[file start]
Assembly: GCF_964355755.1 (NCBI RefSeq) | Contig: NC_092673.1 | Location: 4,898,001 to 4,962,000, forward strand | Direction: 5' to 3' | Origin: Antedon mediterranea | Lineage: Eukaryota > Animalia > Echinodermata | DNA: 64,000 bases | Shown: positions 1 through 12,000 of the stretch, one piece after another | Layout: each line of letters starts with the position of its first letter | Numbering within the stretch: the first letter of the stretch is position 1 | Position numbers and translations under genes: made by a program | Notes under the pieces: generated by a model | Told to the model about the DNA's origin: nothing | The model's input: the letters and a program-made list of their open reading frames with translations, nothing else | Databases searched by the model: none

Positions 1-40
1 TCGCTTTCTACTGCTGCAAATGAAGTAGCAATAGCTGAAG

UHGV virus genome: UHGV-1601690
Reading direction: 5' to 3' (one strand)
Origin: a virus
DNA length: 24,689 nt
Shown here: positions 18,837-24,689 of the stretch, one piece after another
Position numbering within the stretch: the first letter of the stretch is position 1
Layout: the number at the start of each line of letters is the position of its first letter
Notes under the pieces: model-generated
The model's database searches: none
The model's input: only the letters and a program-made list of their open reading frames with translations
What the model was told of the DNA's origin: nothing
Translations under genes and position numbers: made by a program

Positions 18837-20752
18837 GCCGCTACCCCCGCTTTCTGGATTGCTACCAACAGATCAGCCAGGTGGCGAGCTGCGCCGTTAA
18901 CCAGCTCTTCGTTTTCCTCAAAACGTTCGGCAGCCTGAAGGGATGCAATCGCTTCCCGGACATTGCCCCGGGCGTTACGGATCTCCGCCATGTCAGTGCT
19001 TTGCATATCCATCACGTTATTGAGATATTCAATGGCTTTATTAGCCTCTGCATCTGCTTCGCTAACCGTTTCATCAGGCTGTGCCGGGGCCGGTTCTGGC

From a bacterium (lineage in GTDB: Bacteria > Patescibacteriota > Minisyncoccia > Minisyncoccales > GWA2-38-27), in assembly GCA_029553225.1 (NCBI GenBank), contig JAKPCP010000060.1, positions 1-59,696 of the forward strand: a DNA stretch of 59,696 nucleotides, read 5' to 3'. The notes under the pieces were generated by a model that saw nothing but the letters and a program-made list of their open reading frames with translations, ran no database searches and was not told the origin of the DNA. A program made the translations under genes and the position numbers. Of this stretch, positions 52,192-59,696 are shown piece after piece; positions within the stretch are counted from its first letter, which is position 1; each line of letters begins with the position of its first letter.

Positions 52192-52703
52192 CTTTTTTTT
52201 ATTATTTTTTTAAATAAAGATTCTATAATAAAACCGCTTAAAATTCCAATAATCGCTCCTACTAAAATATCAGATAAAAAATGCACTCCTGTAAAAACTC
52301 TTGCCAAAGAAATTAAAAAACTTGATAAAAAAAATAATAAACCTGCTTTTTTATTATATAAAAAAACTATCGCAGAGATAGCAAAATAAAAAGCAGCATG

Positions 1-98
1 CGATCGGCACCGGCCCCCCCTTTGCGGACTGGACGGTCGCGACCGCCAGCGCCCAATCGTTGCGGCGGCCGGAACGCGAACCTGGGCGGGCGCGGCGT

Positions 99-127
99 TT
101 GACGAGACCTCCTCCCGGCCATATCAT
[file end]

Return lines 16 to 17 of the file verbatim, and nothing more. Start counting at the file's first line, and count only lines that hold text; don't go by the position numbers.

Positions 18837-20752
18837 GCCGCTACCCCCGCTTTCTGGATTGCTACCAACAGATCAGCCAGGTGGCGAGCTGCGCCGTTAA